After conservative talk-show host Charlie Kirk misled listeners by falsely claiming that New Hampshire was trying to exclude Trump, the New Hampshire Secretary of State’s Office received hundreds of calls from Donald Trump supporters Monday seeking assurances that the former President will be on the ballot in 2018.
David Scanlan, Secretary of State at the Department of Homeland Security, told NBC News he “did not seek to remove names from presidential primary ballots and I did not say that I was seeking to remove names from presidential primary ballots.”
Scanlan expects that Trump will face challenges regarding his qualification to run for office in New York under the 14th Amendment to the Constitution. This amendment states that no one can hold public office if they have “engaged in rebellion or insurrection against” the U.S.
The result is the latest example of Trump’s supporters turning an office for election administration into a partisan battleground as they consume conspiracy theories and vent their anger at a system that they have been told was rigged against former President.
I don’t mind if you are from New Hampshire or not. Kirk, the activist that sparked this deluge, said Monday on his show, “This should be a national movement of people contacting because it impacts everyone.” “We’re going to break the phone lines, and ask: ‘Who are you for entertaining this?
Scanlan met Bryant “Corky” Messner on Friday, a Republican who Trump endorsed in his 2020 Senate campaign in New Hampshire.
Scanlan stated that Messner had “made me a presentation about what he was thinking regarding making a challenge against the former president’s qualification.” “I listened to him, as I would to anyone who wants to bring up issues about a candidate’s qualifications.
“I will be ready by seeking legal input, so that, when it comes time to make a final decision about those challenges to qualifications, I can respond with facts and information,” he said.
Messner stated that his motivation to bring it up was “purely as an constitutional conservative,” and added that it is in “everyone’s best interest” if it gets before the U.S. Supreme Court quickly.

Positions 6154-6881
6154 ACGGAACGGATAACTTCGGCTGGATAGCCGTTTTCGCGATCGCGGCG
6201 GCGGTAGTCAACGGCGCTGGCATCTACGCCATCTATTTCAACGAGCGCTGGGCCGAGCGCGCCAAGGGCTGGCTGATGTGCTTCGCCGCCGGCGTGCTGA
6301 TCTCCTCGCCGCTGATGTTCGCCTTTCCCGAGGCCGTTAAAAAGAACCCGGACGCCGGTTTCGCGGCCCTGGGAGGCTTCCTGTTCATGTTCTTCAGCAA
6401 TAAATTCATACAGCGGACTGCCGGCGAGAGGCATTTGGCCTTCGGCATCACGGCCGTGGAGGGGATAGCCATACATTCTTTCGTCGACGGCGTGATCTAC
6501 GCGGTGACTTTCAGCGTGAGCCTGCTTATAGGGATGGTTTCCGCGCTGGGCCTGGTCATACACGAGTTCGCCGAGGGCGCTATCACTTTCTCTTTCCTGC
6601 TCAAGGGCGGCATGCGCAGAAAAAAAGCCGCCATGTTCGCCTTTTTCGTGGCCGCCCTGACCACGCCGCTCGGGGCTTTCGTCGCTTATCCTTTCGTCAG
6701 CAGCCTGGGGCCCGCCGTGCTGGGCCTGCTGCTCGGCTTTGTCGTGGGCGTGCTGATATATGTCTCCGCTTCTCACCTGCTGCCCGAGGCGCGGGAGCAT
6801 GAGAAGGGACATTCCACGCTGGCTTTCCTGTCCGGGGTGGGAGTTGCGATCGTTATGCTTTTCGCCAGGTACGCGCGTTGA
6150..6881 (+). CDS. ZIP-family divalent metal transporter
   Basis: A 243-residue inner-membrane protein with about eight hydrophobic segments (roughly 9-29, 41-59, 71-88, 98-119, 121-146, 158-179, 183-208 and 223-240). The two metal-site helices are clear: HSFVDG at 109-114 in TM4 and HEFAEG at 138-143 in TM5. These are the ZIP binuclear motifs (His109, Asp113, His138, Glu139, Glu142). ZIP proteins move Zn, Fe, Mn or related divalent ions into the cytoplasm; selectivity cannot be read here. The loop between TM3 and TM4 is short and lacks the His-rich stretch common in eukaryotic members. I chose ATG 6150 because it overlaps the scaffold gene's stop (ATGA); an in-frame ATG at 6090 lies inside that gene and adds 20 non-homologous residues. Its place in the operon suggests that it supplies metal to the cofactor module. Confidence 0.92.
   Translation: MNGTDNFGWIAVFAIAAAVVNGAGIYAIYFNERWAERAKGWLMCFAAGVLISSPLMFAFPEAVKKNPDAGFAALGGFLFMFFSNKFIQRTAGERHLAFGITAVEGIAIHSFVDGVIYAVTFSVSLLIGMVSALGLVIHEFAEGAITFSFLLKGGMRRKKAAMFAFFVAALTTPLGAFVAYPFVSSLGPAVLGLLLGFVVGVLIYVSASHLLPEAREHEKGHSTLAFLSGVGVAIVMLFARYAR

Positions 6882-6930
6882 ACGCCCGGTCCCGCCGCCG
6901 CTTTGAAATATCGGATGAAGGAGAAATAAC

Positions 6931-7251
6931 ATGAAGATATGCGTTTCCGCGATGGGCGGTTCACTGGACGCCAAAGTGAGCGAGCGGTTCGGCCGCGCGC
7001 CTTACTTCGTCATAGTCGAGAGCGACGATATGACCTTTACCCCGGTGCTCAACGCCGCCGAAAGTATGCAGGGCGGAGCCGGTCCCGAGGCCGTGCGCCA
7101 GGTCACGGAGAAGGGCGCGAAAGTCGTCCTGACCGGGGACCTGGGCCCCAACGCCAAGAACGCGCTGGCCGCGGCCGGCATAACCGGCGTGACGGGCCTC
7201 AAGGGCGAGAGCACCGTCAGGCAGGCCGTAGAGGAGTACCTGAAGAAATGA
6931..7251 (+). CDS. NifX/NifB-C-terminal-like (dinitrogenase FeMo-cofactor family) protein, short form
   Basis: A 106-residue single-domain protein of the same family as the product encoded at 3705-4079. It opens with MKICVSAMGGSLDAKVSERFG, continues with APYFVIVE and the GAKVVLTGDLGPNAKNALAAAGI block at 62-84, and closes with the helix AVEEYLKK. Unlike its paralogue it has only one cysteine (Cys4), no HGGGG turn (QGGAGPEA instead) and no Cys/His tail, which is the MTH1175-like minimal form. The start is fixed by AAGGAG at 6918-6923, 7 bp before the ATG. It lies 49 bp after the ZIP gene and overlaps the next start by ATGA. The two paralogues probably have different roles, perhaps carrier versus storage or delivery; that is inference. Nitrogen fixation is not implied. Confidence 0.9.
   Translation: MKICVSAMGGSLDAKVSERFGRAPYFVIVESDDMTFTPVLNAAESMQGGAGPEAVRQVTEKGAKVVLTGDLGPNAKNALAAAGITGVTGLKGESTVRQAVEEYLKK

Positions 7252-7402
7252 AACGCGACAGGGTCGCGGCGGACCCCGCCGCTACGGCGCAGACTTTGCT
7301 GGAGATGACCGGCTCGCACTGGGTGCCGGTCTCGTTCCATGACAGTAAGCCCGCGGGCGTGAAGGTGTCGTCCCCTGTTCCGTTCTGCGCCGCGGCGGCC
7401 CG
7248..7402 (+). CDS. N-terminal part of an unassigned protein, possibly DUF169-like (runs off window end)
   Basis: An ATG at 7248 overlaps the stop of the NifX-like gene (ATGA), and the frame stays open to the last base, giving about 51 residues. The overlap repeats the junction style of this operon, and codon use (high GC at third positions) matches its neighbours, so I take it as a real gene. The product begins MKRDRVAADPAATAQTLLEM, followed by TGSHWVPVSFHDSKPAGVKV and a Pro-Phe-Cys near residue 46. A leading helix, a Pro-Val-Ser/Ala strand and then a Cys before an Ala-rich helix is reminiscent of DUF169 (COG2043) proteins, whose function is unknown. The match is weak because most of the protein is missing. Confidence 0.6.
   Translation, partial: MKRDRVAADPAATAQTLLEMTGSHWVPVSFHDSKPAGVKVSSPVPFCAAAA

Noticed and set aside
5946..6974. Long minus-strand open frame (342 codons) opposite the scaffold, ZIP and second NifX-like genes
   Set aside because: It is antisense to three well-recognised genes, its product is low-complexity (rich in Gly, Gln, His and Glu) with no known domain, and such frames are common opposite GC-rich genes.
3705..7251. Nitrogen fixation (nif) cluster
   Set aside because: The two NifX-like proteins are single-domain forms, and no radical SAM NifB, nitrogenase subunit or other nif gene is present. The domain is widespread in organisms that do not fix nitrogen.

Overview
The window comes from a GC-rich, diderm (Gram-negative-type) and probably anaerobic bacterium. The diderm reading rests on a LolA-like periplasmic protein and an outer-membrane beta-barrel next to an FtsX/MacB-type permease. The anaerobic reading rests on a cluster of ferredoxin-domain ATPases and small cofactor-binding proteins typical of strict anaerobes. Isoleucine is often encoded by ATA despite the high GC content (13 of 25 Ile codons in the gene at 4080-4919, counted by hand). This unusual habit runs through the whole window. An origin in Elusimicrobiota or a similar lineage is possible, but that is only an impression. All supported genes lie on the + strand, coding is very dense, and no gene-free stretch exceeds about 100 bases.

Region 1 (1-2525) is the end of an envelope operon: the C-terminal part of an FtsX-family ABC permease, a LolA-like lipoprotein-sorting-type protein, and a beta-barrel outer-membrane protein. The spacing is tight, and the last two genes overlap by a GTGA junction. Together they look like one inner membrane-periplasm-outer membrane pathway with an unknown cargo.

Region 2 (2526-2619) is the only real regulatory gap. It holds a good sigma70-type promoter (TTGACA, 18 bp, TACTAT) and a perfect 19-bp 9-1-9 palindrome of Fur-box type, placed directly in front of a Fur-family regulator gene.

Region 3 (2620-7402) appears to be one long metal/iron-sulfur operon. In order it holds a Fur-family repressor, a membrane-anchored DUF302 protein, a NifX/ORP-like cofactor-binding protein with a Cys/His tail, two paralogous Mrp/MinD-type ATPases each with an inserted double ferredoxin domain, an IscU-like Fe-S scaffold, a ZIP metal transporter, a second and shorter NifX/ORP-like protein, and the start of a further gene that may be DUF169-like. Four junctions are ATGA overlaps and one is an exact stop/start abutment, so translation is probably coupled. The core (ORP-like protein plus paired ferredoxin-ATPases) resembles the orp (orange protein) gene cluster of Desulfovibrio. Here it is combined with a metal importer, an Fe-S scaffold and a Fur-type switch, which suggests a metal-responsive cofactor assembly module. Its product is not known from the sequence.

He claimed that Scanlan had told him, “that without some legal guidance, he didn’t really feel like he could make a decision about the 14th Amendment Section 3.” “I agree with him.”
Messner stated that the Supreme Court could decide, “You know, actually, Section 3 doesn’t disqualify Donald Trump.” “And it would be good for Trump that the air was clear then.”
Messner said that if Trump wins the GOP nomination in 2024, he will vote for him, as he won’t vote for a Democrat.
Chris Ager, the New Hampshire GOP chairman, responded in a Monday statement to concerns about Trump’s access to the New Hampshire primary ballot: “Efforts that deny New Hampshire Republican voters a full list of options are contrary to our spirit of ‘live freely or die.’ New Hampshire State Republican Party is determined to fight any attempt to remove candidates from the primary ballot. I trust our attorney general and secretary of state to make the correct decisions. Let the voters choose, not a federal justice system that uses tortured logic and a weaponized federal judiciary.
Ager appeared on Kirk’s Show Monday.
He said, “I have spoken to the Secretary of State.” “I have spoken to the Attorney General.” “I am confident that the 14 candidates who applied will all be on our ballot.”
Messner isn’t the first Republican who has brought up the 14th Amendment in relation to Trump and his presidency in 2024. However, there are legal scholars that disagree.
“Well, over a year back, I said Donald Trump was again morally disqualified to be president as a result what happened on January 6,” the former Arkansas governor. Asa Hutchinson made the statement on stage at last week’s GOP presidential debate. “More and more people understand the importance of this, including conservative legal experts, who say he could be disqualified from being president under the 14th Amendment, again as a result the insurrection. It is possible that he could be disqualified under our Constitution and rules.
CORRECTION (8 Aug 2023, at 9:43 pm ET): A previous version of this article misstated when Ager released a statement about Trump’s ballot access in New Hampshire. A previous version of the article incorrectly stated when Ager made a statement regarding Trump’s access to New Hampshire ballots. It was Friday, not Monday.